The art of Charley Harper spans six decades and includes, at a best guess, 5,500 original works. Creatures such as ladybugs, racoons, rabbits, butterflies, and just about every species of bird populate this sprawling oeuvre.
To see the natural world through Harper’s eyes is to revel in the purity of color, form, and balance, providing his audience with thousands of pictures that allow the viewer to inhabit this point of view. As a young man, he worried about whether he could become the kind of artist who comments on the world in a singular, sincere way. As the pages of Wild Life will show you, Harper did become such an artist, spending a lifetime delighting others with his comment.
Wild Life, created in collaboration with Brett Harper, the artist’s son, and illustration expert, Margaret Rhodes, is a vast collection of works originally created as posters, magazine covers, murals and others.
Brett and Margaret sat down to discuss their process in creating this definitive monograph, favorite pieces from his collection, and everything in between.
Brett to Margaret: What was your most memorable moment while working on Wild Life?
M: My visit to Cincinnati, easily. Before that trip, I had conducted several interviews and been sifting through Charley’s many, many prints. I started to develop a stronger sense of feeling like I knew Charley, or at least knew what he was about. But in Cincinnati—as you know, since you showed me around—I was able to dig through drawers and folders, read through old correspondence between Charley and his fans or publishers, and look at sketches and notes on napkins.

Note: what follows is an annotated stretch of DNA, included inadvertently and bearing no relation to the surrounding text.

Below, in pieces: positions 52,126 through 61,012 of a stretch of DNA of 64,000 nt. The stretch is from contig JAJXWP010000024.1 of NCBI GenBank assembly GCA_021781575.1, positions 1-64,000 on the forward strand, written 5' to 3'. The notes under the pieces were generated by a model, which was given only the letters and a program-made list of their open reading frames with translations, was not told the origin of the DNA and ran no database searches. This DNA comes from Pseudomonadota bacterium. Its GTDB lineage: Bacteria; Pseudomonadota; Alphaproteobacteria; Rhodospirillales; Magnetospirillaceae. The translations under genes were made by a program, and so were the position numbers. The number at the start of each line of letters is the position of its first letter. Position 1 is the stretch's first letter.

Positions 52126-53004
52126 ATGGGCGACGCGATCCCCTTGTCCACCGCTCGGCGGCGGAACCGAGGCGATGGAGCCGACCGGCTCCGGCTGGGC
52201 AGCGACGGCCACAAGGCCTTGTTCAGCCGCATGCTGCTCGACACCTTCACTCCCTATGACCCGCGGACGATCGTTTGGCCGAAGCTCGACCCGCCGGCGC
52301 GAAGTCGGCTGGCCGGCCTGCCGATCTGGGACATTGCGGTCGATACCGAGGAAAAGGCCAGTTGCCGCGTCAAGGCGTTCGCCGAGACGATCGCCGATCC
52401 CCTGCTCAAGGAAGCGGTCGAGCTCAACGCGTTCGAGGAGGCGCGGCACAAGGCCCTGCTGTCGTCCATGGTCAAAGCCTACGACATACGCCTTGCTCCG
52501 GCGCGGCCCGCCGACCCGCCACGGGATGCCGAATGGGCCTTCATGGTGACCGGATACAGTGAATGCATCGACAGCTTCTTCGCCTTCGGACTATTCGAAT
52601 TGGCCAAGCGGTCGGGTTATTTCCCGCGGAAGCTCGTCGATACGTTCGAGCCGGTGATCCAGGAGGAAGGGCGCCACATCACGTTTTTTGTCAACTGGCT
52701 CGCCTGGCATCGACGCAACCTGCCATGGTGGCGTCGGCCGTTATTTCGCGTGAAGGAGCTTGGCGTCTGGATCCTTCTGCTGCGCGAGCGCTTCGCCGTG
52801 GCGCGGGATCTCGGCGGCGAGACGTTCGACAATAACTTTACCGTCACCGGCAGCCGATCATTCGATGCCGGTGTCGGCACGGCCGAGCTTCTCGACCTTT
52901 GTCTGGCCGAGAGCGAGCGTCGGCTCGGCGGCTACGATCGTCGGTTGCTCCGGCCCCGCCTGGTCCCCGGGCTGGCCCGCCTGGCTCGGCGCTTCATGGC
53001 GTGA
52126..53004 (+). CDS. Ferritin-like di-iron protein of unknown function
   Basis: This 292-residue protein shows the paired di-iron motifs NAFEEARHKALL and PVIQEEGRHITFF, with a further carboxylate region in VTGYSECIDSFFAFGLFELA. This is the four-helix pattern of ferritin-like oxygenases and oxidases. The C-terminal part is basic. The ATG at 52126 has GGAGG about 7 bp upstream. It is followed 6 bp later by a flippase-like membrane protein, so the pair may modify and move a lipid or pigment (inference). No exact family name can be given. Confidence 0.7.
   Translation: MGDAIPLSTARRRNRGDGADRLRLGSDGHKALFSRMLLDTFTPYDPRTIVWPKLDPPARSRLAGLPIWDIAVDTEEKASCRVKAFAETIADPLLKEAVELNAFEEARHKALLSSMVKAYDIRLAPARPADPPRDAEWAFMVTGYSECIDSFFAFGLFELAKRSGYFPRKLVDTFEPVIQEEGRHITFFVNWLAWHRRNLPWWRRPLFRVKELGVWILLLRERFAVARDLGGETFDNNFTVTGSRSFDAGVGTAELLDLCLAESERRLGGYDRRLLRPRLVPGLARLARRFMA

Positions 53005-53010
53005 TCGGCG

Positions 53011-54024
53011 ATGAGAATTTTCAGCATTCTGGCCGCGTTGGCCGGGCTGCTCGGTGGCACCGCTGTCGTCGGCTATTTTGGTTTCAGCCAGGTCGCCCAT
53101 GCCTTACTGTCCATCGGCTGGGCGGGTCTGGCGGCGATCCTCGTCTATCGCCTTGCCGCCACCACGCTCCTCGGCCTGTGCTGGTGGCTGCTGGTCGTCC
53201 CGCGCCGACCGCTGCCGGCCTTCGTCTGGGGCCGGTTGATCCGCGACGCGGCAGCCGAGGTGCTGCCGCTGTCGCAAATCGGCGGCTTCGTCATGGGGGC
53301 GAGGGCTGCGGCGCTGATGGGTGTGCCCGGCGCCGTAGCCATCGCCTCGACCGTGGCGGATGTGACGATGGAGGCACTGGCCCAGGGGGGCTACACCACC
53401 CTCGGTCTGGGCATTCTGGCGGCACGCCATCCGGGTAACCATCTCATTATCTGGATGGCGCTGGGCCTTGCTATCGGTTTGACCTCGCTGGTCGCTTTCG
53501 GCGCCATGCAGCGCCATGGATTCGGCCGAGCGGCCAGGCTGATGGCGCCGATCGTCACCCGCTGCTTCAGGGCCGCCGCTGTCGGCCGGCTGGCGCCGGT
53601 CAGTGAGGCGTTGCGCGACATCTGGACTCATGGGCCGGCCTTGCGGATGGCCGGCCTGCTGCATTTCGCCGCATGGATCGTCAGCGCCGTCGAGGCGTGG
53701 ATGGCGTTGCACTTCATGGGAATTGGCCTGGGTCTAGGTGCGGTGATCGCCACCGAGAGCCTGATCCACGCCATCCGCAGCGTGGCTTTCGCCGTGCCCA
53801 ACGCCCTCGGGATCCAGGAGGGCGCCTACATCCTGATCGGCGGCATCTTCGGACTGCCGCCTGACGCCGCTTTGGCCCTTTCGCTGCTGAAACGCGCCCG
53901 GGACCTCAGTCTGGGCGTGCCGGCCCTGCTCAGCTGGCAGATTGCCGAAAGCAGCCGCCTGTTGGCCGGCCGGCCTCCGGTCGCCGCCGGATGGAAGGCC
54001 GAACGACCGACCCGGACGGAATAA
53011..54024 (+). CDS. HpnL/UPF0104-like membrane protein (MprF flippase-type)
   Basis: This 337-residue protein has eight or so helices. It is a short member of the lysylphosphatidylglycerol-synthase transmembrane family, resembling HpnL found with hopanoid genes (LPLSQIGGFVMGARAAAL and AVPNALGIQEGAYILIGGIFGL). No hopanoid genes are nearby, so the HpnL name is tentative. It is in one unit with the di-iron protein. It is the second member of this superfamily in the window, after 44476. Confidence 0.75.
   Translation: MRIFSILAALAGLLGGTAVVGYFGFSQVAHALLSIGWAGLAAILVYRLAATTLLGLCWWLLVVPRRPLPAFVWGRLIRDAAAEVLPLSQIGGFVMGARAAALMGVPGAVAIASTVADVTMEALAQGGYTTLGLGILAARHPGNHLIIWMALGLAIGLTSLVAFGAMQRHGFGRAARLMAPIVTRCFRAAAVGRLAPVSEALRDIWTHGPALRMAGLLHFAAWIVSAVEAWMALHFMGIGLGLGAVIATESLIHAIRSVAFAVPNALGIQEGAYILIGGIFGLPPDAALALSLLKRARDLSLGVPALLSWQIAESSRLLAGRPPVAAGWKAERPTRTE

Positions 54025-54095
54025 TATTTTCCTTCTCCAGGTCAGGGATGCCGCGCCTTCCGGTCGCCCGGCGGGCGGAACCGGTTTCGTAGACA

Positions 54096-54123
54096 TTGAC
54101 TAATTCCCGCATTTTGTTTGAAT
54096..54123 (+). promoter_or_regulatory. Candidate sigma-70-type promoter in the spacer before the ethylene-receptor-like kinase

And, of course, we spent time at Charley and Edie’s incredible midcentury home in Finneytown. It cast everything into sharper relief. Charley was so intentional about everything he created, but remained approachable, kind and inquisitive throughout his career. He would write thoughtful letters to people who bought his art through Ford Times, or send long dispatches about field surveys to his contacts at the National Park Service. He really cared about the details.
Margaret to Brett: It’s probably hard to choose, but do you have a favorite piece of art—or period of work—of your dad’s?
B: Jesus Bugs, a large acrylic painting of what are actually insects known as water striders, is one of my favorites. Perhaps because it was so important to Charley. Done in 1960, it was his celebration of afternoons leaning over the creeks of his native West Virginia, watching the sun cast shadows of the bugs onto the bottom. The title comes from the nickname for the water striders - the comparison to the Biblical Jesus, who walked on water as they also appear to do.
Brett to Margaret: How would you describe the significance of Charley’s work within the art world?
M: I think it puts a name and a face to a style that’s kind of been in the water for a long time. Speaking very broadly, in the early-aughts there was a big revival of mid-century modern design, furniture, fashion, etc. Charley’s work is quintessential to that era, but outside of Cincinnati, or certain illustration or graphic arts circles, his name wasn’t known in connection to that period.